When the riot ended, one person had been shot dead and a second died from sustained injuries. Four police officers were severely injured, and only 31 of the 70 policemen were in a physical condition to report for duty the following day. The Daily Telegraph, the mouthpiece of Fat Bay, described the rioters from Meagre Bay as "a horde of the worst and most depraved [who] joined the rush against law and order ... and the women of the pavement, loose, vile as corruption, hideous and shameless, egged on the men to violence".
The 1902 riots drove an even deeper division between Meagre Bay and Fat Bay. By the end of World War II, the banana industry had declined and tourism had become the driver of economic growth in the parish. By the end of the century, Fat Bay had expanded to become Jamaica's principal resort area, with one-third of the country's room stock, the Montego Bay Freeport, a 30,000-square-foot cruise ship terminal, an international airport, and an international conference centre.
While Fat Bay was emerging as the centre of Jamaica's tourism, Meagre Bay had also expanded, and by the beginning of World War II had found a leader in Allan George St Claver Coombs, the co-founder of Jamaica's first islandwide trade union in 1936. He made Meagre Bay his base, where he established another union, the Radical Workers Union, to represent the banana workers and to lead the hunger marches and strikes of that period.
Then came the 1944 general election, the first to be held under universal adult suffrage. The People's National Party did not enter a candidate, and Iris Collins, representing the Jamaica Labour Party, won comfortably. However, two of the candidates who contested those elections were Walter Fletcher of Fat Bay and A.G.S. Coombs of Meagre Bay. In that mini-contest, Coombs received 15.2 per cent of the votes and Fletcher 14.5. The end of Meagre Bay came shortly after the election when it was bulldozed to facilitate the expansion of commercial development, as well as infrastructure for tourism.
The end of Meagre Bay was the rise of Canterbury and Swine Lane. Simultaneously, the expansion of tourism created the demand for labour at all levels, and in the absence of affordable housing, many of these workers created their own accommodation in the informal settlements in Glendevon, Bottom Pen, Lilliput, Flanker, Providence, Norwood, Rose Heights, Comfort Land in Mt Salem, Retirement, Meadowvale, St Johns, Friendship, Hurlock, New Ramble, Anchovy Meadows, Red Ground, and Copper.
The Rastafarian uprising of Coral Gardens in 1963 and the disturbance in Flanker some three decades later were both timely reminders of the potential for violence and antisocial behaviour that inevitably comes with an antisocial environment. However, it is with the emergence of scamming as the centrepiece of the underground economy that crime in Montego Bay has spiralled. The increasing murder rate is evidence that the perpetrators are willing to risk their lives and kill others.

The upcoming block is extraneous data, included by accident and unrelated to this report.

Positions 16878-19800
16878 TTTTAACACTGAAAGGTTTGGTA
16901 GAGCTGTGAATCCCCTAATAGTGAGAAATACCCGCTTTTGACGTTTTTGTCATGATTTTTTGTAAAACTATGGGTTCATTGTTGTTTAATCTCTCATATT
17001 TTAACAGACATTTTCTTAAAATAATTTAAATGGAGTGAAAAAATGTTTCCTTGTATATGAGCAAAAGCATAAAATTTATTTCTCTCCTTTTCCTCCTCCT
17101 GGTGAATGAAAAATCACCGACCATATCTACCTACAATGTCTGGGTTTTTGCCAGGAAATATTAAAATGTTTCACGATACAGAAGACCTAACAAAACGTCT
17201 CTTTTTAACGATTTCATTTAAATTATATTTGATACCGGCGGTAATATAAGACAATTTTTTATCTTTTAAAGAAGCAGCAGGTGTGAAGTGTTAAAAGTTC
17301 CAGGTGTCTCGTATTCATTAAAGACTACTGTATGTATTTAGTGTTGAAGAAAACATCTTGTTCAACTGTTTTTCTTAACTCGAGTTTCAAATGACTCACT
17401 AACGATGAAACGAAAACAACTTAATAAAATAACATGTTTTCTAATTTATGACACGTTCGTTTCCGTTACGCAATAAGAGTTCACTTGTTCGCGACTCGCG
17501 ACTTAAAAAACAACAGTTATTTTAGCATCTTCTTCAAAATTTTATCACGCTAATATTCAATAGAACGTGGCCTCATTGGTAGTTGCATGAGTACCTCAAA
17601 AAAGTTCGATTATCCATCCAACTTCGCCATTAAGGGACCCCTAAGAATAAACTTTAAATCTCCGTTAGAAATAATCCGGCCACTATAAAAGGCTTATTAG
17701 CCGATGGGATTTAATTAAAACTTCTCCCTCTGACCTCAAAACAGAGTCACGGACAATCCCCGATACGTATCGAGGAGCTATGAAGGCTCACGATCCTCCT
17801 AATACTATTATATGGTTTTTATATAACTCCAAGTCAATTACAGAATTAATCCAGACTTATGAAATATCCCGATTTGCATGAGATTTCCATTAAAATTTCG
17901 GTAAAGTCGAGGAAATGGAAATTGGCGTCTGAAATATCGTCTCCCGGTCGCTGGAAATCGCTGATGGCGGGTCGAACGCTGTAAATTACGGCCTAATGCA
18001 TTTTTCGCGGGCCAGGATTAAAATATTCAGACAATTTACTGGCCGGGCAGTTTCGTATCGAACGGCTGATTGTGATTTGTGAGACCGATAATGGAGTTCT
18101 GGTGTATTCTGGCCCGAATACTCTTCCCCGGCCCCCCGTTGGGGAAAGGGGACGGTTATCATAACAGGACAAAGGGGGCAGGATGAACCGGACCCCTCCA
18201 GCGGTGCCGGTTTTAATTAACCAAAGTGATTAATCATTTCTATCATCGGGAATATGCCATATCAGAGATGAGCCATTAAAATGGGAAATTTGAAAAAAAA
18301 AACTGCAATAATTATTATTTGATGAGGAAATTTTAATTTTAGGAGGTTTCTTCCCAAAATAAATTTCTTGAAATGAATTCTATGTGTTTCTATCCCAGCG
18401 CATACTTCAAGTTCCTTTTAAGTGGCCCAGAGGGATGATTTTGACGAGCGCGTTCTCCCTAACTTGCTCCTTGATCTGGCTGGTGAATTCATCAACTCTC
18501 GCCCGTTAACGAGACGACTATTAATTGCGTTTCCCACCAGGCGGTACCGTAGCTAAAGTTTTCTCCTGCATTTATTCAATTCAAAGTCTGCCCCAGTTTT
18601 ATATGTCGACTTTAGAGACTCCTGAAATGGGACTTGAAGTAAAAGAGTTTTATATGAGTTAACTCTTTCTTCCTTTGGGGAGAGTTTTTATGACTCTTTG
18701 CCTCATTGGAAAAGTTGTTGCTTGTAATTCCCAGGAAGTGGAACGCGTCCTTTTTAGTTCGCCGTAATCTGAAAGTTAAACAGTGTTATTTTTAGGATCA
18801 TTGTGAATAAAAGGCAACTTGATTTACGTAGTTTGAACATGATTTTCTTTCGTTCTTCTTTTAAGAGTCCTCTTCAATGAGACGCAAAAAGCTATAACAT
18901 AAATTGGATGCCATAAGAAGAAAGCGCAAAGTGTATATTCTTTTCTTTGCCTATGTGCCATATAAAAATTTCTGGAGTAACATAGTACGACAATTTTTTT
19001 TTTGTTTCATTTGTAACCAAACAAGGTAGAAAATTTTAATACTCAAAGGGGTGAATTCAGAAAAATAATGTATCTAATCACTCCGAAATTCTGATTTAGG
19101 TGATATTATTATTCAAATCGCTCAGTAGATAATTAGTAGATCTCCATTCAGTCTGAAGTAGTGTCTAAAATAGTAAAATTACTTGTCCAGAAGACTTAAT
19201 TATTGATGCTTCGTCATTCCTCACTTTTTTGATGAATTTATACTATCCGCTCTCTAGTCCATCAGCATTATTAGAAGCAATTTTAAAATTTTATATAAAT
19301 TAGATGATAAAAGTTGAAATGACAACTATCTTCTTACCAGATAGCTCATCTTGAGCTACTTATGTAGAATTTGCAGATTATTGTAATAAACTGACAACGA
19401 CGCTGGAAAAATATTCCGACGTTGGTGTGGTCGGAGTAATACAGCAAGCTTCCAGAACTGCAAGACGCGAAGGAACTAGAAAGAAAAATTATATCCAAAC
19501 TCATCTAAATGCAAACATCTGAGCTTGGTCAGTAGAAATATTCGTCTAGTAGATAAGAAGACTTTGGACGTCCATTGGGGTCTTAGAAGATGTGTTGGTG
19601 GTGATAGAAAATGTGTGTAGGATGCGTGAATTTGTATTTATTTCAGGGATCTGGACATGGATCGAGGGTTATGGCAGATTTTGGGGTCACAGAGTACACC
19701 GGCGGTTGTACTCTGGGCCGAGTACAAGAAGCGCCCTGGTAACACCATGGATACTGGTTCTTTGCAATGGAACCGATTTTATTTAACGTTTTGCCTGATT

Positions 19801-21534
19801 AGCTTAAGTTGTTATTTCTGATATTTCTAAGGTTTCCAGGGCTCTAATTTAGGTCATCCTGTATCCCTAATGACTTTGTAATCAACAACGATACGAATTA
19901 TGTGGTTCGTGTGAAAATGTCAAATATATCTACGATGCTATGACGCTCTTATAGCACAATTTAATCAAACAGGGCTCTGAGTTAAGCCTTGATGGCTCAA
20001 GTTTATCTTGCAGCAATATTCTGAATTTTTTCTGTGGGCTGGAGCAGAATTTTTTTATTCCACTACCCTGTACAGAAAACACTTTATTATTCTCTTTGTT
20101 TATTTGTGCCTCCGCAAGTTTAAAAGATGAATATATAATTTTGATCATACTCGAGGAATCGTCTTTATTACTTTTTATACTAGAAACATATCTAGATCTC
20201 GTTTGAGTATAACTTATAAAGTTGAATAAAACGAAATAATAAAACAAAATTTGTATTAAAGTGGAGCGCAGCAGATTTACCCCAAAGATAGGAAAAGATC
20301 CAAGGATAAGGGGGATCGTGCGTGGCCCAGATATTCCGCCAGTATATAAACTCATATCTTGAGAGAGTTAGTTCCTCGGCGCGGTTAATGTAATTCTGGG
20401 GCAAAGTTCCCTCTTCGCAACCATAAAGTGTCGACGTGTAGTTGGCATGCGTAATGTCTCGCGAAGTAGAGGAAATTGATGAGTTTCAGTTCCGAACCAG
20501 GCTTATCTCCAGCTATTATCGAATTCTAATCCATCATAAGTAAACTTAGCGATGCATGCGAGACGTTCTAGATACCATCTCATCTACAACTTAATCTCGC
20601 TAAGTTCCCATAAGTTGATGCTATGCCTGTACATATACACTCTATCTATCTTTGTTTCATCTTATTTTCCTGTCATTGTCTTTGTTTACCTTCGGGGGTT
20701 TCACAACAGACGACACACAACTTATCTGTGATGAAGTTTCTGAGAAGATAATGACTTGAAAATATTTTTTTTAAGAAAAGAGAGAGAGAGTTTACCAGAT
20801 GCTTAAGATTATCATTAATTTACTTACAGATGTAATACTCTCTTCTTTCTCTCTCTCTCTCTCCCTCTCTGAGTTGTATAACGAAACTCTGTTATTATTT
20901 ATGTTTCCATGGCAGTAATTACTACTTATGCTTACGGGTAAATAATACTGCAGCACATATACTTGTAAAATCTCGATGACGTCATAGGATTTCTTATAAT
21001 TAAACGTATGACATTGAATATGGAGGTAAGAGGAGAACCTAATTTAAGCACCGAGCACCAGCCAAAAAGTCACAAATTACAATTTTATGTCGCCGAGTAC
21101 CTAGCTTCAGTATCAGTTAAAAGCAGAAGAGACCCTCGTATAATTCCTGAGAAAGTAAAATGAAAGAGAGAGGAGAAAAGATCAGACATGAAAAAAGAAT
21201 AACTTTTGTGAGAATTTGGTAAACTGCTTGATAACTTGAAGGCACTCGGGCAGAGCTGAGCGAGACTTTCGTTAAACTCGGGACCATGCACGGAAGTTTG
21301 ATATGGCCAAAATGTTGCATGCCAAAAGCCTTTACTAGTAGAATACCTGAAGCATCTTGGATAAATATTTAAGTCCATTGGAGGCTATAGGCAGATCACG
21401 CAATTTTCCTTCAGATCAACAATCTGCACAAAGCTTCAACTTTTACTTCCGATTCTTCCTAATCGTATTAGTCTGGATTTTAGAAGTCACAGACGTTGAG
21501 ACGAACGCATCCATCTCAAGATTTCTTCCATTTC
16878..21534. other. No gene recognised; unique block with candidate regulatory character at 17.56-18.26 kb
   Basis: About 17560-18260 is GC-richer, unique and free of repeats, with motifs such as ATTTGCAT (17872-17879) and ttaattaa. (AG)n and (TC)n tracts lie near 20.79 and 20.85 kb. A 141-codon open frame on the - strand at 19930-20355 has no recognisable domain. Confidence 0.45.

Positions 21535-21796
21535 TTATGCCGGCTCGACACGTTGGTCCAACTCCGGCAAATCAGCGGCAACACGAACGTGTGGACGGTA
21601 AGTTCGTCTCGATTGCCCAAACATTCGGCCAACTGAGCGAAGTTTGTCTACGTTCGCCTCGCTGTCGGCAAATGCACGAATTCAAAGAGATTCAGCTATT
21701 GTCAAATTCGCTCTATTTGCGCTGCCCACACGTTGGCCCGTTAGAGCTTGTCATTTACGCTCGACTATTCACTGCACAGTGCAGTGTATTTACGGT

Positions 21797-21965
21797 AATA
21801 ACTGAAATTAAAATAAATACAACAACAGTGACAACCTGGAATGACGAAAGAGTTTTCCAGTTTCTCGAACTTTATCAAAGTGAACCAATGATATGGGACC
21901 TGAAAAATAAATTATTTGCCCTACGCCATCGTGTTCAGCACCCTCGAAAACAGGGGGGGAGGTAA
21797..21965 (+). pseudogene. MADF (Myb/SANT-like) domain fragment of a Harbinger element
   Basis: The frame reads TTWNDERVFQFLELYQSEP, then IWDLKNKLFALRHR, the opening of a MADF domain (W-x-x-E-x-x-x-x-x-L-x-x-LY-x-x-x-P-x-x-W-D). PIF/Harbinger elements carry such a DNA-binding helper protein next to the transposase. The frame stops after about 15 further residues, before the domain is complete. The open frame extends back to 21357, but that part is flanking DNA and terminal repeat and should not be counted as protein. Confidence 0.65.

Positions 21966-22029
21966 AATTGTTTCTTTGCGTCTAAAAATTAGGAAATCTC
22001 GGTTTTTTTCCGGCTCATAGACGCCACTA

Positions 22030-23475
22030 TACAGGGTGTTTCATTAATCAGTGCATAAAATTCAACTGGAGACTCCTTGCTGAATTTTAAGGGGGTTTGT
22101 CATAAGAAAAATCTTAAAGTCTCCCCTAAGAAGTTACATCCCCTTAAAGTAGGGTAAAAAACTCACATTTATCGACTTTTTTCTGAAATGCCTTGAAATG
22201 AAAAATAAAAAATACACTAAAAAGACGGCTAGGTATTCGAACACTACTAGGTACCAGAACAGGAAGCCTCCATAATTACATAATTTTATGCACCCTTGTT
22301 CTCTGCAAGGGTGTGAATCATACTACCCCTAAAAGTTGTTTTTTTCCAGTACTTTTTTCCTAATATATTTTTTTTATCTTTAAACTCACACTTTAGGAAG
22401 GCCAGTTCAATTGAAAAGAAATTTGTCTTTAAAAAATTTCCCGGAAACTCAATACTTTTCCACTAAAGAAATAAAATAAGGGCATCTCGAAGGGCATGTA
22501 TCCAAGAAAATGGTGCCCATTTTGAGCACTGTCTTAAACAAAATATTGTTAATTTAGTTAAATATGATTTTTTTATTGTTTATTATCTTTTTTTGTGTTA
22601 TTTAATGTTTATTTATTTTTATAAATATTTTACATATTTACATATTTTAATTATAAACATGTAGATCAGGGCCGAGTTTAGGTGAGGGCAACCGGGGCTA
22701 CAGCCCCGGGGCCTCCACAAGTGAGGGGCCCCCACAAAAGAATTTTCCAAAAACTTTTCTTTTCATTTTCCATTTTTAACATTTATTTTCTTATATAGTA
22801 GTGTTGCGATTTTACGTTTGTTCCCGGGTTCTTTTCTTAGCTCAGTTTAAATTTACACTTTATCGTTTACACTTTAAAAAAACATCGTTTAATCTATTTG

While a better-trained and better-equipped police force is indispensable to restoring law and order, as long as the breeding ground for crime continues to expand, we will continue to produce criminals at a much faster rate than we can either bring to justice or afford to incarcerate.
However, the solution must include a new paradigm for development. The Urban Development Corporation (UDC), established in 1964, has failed to provide any answer to the expansion of unplanned urbanisation islandwide. The publicly funded Department of Urban Planning at the University of Technology seems equally indifferent to this major challenge to orderly urban development. We must also ask what programmes have been implemented by the National Housing Trust (NHT) to provide affordable housing for the thousands of workers in these informal settlements who make their contributions to the NHT and who provide labour at all levels in the most important sector of the Jamaican economy.
The breeding ground for crime in these settlements can only be transformed over time by profound changes in the classroom learning environment; and this transformation can only be achieved by teachers who not only have the capacity to deliver the curriculum effectively, but also to inculcate the value of a clean and orderly environment.
How much longer will we wait for a programme of rural development to modernise domestic agriculture, integrate the food sector with the School-Feeding Programme, as well as the fare served to our visitors?
The polarisation that continues to characterise Montego Bay is a direct result of the failure to achieve inclusive economic growth. The people living in the informal settlements include some of the 638 budding entrepreneurs who offer shared accommodation on Air B&B in the Montego Bay area. Few measures, if any, would contribute more to the sustainable expansion of Jamaica's tourism product than a programme to upgrade and enhance the shared accommodation offered on Air B&B. In the process, Montego Bay could just become one integrated city.